I am the happiest person in Haddon Heights. No sass; no sarcasm, just the truth. I say this because I am genuinely delighted we have had over an inch of rain within a week’s time so therefore I will not have to perform advanced yoga postures while managing the hose to water the garden. Despite the inconsistent rain of this season, I think the garden still looks pretty and I am satisfied. The hot color palate is ready to move in with the black-eyed Susans about to burst and the dahlias in bud. The squirrel-planted sunflowers are fully opened and gold finches feeding on them, the two bright yellows vibrant to the strong south-facing garden orientation.
The photo above, rue, is such a pretty garden plant–forget for just a minute that it is an herb. I would describe the yellow of the rue flowers as a charming yellow. Not a bright in-your-face yellow but rather just enough color to say it is yellow. Subtle. Understated. — sounds more like an ad for Pinot than a flower.
Rue is a perfect herb for the garden not only for the flower but because its medicinal properties are supposed to help sciatica, pains in the joints (every gardener I know could use some relief here) and to ward off noxious biting insects including fleas. This is great for Southern New Jersey where most every outdoor experience after June is a battle against some flying and/or biting insect. (Info from A Modern Herbal.) I planed Rue because the flower floats above the garden bed on a slender stem, not for herbal use. I admit to having zero practical knowledge of plant apothecary; I just think it’s fun to read about.
1. Basil. You might have read a previous post called “Why Pesto is Better than Sex.” If not, it is still available to read on my blog. Basil is one of my favorite garden herbs and not just for pesto. Big leaves placed on a slice of mozzarella, tomato and toasted garlic baguette is just about a perfect summer supper. My family makes fun of me because I pronounce it “baaaasil,” not “bay-sil” even though both are listed in Webster’s as correct pronunciation. I usually plant several a few weeks apart for optimum harvests and they are in the garden in front of the echinacea in the mixed border;
2. Thyme. A front-row hero. Tiny pink flowers. Scent when you walk on it. Texture. And so many uses in the kitchen: my favorite is a generous sprinkle into sautéed yellow squash–which have just come in last week, BTW and I’m happy about that, too;
3. Sage. The fuzzy, oval, silvery-green leaf look beautiful next to spiky foliages like sedges or grass. My favorite way to cook them is to first brown some high-quality unsalted butter and toss in about seven leaves long enough to bring out the fragrance. Remove the leaves and toss the butter mixture along with some grated parmesan into your favorite pasta–I like gnocchi;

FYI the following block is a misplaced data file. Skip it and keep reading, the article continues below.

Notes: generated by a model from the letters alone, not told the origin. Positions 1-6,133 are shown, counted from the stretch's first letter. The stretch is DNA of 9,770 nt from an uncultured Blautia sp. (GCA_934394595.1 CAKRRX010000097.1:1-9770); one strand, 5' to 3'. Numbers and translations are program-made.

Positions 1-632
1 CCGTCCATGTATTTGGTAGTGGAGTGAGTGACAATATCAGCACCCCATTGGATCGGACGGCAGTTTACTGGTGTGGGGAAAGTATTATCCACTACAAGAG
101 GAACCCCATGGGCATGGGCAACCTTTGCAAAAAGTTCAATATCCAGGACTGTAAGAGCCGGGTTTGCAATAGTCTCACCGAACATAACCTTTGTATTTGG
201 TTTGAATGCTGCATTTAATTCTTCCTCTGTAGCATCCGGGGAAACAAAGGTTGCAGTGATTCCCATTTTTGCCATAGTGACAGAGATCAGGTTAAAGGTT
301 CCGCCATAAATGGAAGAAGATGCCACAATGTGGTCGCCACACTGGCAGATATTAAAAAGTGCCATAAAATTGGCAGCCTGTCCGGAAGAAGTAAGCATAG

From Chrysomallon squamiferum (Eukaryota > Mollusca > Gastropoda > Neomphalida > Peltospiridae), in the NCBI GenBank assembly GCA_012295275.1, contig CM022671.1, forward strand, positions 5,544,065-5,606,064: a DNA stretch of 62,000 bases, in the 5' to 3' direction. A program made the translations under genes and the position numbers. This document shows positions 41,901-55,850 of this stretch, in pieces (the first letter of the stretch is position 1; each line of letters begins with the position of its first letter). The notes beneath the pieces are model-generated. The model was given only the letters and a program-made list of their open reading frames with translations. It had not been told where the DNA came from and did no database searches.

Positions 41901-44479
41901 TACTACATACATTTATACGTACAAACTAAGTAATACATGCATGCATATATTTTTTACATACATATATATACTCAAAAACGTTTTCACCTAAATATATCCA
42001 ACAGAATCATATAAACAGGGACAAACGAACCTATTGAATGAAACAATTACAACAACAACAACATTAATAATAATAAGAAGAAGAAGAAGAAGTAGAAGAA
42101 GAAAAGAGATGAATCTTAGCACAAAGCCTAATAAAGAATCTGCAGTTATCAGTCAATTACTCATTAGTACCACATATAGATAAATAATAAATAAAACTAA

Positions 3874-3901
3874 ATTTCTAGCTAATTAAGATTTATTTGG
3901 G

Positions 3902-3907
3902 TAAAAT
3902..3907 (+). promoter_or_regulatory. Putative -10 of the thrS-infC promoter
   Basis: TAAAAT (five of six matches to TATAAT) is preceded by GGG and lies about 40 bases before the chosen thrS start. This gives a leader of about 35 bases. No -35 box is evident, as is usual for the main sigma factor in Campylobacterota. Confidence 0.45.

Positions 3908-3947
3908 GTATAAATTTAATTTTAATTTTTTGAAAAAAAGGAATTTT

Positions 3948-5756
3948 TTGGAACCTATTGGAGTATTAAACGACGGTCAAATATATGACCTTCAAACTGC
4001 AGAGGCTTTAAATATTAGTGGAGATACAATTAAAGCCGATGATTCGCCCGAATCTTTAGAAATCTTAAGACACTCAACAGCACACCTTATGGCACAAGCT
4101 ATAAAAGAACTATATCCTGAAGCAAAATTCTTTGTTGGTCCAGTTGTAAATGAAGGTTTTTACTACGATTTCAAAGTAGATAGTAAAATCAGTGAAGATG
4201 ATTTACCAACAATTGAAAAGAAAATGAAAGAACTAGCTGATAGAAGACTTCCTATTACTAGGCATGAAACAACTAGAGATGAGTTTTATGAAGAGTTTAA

4. Fennel. A bit of a thug, since they re-seed all over the garden, but the bronze variety is graceful, lacey and pollinator insects adore it. The fragrance is very noticeable after rain or when the breeze blows across. Fennel is tall so it should go toward the mid or back part of the border where it can help balance-out the heavier structure of woody shrubs;
5. Germander. This herb is so under-utilized in the garden. The foliage is semi-evergreen and the deep pink flowers bloom beginning in May. Germander makes an excellent little soft hedge at the front of the planting bed. It is supposed to be helpful against melancholy and dullness of spirit. (Also from Modern Botanical.) So does the overall activity of gardening.
From a design POV, herbs in the garden really work well becuase the color of their foliages marry-up so well with the rest of the mixed border plants. Most of them are the perfect height to go along a walkway so you can experience their fragrance when you brush or walk by them. Nearly all are full-sun plants and the list above, with the exception of basil, are perennial. Herbs are great in containers, too. Just be sure to keep up with the organic fertilizer throughout the season to keep them from turning stringy. Herbs are like the girls in the chorus–you need them for song and support and they are beautiful in their own right without being a drama queen. Deer and bunnies don’t like them and they are rarely troubled by a pest or disease.
You will not “rue the day” when you plant a few herbs….